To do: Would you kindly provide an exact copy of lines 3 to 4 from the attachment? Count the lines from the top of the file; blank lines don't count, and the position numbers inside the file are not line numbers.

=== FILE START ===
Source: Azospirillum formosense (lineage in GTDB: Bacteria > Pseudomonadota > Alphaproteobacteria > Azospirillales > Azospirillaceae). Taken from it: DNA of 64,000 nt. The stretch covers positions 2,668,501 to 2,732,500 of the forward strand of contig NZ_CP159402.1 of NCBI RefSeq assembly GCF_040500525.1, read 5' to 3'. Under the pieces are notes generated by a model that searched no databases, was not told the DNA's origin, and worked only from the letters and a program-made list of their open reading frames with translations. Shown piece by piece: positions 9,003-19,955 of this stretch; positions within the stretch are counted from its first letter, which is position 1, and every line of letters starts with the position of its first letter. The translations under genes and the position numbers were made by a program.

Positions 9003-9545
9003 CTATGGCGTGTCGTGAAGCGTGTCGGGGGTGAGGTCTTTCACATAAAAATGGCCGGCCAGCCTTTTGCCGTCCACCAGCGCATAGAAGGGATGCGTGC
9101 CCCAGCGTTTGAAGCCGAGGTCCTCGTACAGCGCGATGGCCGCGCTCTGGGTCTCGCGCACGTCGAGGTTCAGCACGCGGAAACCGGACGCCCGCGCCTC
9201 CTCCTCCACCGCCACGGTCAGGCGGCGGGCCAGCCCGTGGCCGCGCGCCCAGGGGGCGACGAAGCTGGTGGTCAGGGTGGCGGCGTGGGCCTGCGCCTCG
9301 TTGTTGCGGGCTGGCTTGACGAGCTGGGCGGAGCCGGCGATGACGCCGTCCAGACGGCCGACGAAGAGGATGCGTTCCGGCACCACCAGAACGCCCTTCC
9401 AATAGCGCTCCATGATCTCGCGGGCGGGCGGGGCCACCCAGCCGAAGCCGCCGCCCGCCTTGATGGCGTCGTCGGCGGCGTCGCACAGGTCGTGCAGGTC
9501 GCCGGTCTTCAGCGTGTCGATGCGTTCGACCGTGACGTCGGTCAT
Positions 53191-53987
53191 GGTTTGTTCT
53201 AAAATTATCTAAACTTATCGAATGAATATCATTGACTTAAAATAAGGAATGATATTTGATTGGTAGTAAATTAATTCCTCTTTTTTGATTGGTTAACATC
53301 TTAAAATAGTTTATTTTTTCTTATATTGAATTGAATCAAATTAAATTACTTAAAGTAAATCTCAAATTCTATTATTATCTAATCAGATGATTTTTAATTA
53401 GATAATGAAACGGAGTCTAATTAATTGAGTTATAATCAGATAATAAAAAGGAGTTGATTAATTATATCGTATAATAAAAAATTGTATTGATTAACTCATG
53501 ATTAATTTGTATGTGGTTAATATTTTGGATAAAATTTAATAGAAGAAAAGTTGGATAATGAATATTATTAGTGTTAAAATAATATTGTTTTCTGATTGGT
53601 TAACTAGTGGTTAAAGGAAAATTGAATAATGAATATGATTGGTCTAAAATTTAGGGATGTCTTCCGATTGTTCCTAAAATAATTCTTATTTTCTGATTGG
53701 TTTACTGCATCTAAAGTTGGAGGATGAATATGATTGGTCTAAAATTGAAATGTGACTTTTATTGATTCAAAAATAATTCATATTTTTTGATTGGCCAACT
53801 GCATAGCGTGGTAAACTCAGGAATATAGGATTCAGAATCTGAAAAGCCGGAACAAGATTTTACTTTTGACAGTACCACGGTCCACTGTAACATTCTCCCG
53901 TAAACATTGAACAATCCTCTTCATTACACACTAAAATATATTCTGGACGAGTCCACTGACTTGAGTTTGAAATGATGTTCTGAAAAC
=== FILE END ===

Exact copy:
9003 CTATGGCGTGTCGTGAAGCGTGTCGGGGGTGAGGTCTTTCACATAAAAATGGCCGGCCAGCCTTTTGCCGTCCACCAGCGCATAGAAGGGATGCGTGC
9101 CCCAGCGTTTGAAGCCGAGGTCCTCGTACAGCGCGATGGCCGCGCTCTGGGTCTCGCGCACGTCGAGGTTCAGCACGCGGAAACCGGACGCCCGCGCCTC